In order to properly consider the judgment of the trial court, we must first determine the effects of Colorado Rule 102(w) and (x)1 governing attachments, as it relates to the action of the state court in dissolving the writ. Rule 102(w) authorizes parties, whose property has been attached, to obtain a bond releasing the property attached, but assuring the creditor if judgment is obtained, that the property will be returned to the sheriff for final action. Rule 102(x) provides for the conditions of the bond and the liability of the sheriff who holds the attached property and who must approve the bond before releasing the property. One of the conditions for release of the property under this section is that 'the attachment is not dissolved.'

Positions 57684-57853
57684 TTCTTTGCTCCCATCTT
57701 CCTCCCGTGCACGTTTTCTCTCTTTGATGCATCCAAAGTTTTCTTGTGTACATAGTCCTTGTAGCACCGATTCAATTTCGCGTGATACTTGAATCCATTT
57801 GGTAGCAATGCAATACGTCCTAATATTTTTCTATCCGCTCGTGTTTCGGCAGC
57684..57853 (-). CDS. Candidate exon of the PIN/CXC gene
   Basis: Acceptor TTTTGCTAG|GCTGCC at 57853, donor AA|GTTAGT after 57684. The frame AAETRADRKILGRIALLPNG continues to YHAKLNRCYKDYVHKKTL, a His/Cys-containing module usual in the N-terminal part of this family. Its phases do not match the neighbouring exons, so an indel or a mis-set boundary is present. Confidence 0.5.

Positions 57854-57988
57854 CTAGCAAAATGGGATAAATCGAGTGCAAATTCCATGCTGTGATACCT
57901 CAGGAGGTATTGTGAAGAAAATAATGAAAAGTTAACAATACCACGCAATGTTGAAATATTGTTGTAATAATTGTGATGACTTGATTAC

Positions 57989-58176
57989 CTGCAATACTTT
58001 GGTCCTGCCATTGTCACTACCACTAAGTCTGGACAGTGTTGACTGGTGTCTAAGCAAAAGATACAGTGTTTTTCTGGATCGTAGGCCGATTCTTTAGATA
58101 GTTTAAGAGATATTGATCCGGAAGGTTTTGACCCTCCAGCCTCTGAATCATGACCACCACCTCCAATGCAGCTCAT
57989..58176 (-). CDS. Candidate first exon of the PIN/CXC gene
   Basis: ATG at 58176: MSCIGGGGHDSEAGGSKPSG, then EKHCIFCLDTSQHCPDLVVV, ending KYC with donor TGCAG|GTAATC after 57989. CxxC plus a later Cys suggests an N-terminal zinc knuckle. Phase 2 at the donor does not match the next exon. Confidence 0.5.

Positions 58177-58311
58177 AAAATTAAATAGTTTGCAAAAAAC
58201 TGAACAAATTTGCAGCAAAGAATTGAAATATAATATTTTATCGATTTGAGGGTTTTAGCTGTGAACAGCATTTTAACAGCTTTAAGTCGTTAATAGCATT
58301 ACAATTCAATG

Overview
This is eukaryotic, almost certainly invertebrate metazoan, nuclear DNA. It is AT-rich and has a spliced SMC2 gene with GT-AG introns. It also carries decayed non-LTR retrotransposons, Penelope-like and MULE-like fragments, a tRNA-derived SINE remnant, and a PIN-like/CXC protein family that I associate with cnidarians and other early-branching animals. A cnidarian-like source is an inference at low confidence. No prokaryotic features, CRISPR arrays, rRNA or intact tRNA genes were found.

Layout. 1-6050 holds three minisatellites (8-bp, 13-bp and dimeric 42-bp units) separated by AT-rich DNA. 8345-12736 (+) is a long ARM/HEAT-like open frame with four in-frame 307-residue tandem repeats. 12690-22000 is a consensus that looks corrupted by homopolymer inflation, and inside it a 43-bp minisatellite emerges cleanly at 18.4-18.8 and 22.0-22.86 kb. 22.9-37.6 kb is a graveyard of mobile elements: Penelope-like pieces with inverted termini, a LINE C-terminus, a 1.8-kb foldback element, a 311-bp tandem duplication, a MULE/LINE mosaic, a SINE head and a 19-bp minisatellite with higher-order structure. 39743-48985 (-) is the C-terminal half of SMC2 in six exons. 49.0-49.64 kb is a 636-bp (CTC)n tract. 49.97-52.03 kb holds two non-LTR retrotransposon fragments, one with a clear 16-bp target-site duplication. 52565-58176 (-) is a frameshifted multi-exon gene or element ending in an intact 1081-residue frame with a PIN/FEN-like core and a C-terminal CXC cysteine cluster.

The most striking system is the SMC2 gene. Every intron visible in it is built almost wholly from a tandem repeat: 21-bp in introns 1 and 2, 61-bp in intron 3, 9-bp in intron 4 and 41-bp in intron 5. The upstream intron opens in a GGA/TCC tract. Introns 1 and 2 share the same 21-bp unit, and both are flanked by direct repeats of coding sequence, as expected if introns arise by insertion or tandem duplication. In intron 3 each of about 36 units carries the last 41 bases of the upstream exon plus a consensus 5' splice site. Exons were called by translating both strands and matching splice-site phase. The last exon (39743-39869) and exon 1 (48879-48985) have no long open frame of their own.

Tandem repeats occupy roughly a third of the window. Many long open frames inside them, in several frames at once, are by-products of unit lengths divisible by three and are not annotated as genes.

Rule 103 relates to garnishment and has no provision similar to Rule 102 for release of cash in the hands of a garnishee. It is clear that the writ used in this case against the bnak was a writ of garnishment.
An early Circuit Court decision in the District of Colorado discusses the attachment and garnishment procedures, 'The sections of the code to which reference has been made,2 do not provide for discharging garnishees or giving bond as therein specified * * *.'3
'We may admit that this provision4 does not apply to money in the hands of a garnishee * * *.'5 The release of garnishment considered by Judge Santo, had no prescribed statutory authority; therefore, the release of the money in the hands of the garnishee must be examined in the light of this lack of guiding statutory authority.
We then look to what was intended by all of the parties and find the trial court to be correct in its determination of this matter. It cannot be said upon review of all the evidence that the court was clearly erroneous.6